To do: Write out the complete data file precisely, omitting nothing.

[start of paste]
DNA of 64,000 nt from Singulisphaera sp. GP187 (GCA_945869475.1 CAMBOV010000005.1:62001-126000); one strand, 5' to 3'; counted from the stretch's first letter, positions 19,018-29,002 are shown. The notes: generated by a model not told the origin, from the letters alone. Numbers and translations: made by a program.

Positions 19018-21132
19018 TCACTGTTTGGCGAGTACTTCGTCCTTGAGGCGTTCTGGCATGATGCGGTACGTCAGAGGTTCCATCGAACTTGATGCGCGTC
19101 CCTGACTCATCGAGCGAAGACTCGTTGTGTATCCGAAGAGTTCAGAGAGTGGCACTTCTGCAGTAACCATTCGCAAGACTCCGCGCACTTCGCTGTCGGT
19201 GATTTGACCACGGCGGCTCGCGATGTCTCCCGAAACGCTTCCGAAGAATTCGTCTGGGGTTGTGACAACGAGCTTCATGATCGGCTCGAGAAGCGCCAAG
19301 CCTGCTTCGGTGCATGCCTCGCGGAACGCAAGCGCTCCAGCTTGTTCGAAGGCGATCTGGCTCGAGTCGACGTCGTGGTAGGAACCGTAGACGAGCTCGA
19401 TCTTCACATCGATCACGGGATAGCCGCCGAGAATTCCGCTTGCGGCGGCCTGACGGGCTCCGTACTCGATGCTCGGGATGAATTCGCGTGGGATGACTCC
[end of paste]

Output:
DNA of 64,000 nt from Singulisphaera sp. GP187 (GCA_945869475.1 CAMBOV010000005.1:62001-126000); one strand, 5' to 3'; counted from the stretch's first letter, positions 19,018-29,002 are shown. The notes: generated by a model not told the origin, from the letters alone. Numbers and translations: made by a program.

Positions 19018-21132
19018 TCACTGTTTGGCGAGTACTTCGTCCTTGAGGCGTTCTGGCATGATGCGGTACGTCAGAGGTTCCATCGAACTTGATGCGCGTC
19101 CCTGACTCATCGAGCGAAGACTCGTTGTGTATCCGAAGAGTTCAGAGAGTGGCACTTCTGCAGTAACCATTCGCAAGACTCCGCGCACTTCGCTGTCGGT
19201 GATTTGACCACGGCGGCTCGCGATGTCTCCCGAAACGCTTCCGAAGAATTCGTCTGGGGTTGTGACAACGAGCTTCATGATCGGCTCGAGAAGCGCCAAG
19301 CCTGCTTCGGTGCATGCCTCGCGGAACGCAAGCGCTCCAGCTTGTTCGAAGGCGATCTGGCTCGAGTCGACGTCGTGGTAGGAACCGTAGACGAGCTCGA
19401 TCTTCACATCGATCACGGGATAGCCGCCGAGAATTCCGCTTGCGGCGGCCTGACGGGCTCCGTACTCGATGCTCGGGATGAATTCGCGTGGGATGACTCC